Ireland in 3rd spot in new EU Performance Index
Posted: 1 March, 2021
Ireland is placed 3rd in a new EU ranking that compares member states across four dimensions – economic, social, environmental and governance, over 2010-2019. Known as the Transitions Performance Index (TPI), the dimensions are seen as the basis for a transition towards
a model of equitable, fair and sustainable prosperity. Denmark and Netherlands occupy the top two positions with Ireland also ranked in 5th spot globally just behind the UK with Switzerland at the top. Ireland’s progress in the period since 2010 of just over 10% is above the EU average of 6.5%.
The Transitions Performance Index (TPI) 2020 is the first edition of this new composite indicator, which are outcome-oriented in order to present to the public and policymakers the combined impact of the policy mix implemented in each country. Using comparable international data, the TPI covers countries representing 91 % of global gross domestic product. Using a ‘beyond GDP’ approach, it enables a comparison of country performances in progressing towards fair, equitable and sustainable prosperity.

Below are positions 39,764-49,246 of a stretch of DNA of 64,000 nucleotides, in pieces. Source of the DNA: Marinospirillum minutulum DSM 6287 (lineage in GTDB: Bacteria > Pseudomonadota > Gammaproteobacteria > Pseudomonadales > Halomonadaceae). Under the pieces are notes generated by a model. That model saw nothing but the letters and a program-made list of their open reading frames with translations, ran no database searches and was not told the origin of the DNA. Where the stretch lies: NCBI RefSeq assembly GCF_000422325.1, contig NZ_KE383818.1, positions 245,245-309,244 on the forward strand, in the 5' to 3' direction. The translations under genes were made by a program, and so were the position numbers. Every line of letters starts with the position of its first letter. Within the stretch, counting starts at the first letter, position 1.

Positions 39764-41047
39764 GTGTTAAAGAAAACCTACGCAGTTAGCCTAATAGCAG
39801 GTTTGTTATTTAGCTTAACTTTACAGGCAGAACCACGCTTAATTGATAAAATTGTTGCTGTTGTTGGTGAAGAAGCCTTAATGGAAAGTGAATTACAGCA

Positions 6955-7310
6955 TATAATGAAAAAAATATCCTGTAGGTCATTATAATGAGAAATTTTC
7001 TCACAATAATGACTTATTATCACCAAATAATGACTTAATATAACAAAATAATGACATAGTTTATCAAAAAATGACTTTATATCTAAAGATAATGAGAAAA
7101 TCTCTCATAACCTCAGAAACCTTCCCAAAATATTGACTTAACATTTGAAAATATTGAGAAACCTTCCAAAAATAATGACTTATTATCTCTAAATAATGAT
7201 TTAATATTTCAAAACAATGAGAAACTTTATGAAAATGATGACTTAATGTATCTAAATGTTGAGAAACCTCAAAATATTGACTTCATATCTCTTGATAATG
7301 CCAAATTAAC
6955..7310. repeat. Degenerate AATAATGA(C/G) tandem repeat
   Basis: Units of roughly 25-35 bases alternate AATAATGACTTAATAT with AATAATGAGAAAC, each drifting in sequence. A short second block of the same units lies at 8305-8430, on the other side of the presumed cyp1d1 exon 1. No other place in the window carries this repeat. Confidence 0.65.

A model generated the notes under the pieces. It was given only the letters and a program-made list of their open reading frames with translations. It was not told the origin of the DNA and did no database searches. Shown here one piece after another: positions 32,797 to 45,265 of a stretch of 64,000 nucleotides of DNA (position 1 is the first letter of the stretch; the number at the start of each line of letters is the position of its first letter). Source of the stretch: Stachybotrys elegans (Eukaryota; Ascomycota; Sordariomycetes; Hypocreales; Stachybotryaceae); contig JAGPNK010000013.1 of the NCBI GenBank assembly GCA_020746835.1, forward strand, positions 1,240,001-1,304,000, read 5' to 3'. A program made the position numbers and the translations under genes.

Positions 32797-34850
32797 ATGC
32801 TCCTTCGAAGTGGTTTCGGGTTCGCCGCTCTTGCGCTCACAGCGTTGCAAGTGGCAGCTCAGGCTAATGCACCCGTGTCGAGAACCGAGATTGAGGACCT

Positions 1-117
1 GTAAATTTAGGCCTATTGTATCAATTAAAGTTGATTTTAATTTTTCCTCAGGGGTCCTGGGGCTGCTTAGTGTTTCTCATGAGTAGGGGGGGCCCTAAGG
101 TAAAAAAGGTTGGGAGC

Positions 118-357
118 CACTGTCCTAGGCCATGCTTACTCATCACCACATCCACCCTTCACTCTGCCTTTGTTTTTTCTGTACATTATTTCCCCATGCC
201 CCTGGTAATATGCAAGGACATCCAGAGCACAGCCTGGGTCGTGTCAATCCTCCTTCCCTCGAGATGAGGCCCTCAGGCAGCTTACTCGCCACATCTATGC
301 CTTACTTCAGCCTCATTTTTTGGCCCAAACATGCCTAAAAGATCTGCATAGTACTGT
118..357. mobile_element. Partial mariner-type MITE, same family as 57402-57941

Mariya Gabriel, European Commissioner for Innovation, Research, Culture, Education and Youth comments “The EU has taken the lead with the ambition to become the first climate neutral continent by 2050. This ambition of the European Green Deal, endorsed by the European Parliament and the European Council last year, is today more valid than ever. We are not just rebuilding the economy post Covid-19, we are rebuilding it better!
In order to do this, we need an adequate measure to gauge our progress, orient our actions and evaluate the impact of the measures taken. Gross Domestic Product (GDP) proved an adequate measure during the era when maximising the quantity of growth was the primary goal of economic policy. GDP alone is no longer sufficient to capture the complexity and nuanced nature of the challenges the world currently faces. We must continue to invest in the future but in a responsible manner, and therefore need a common compass that allows countries to make their choices with complete sovereignty.”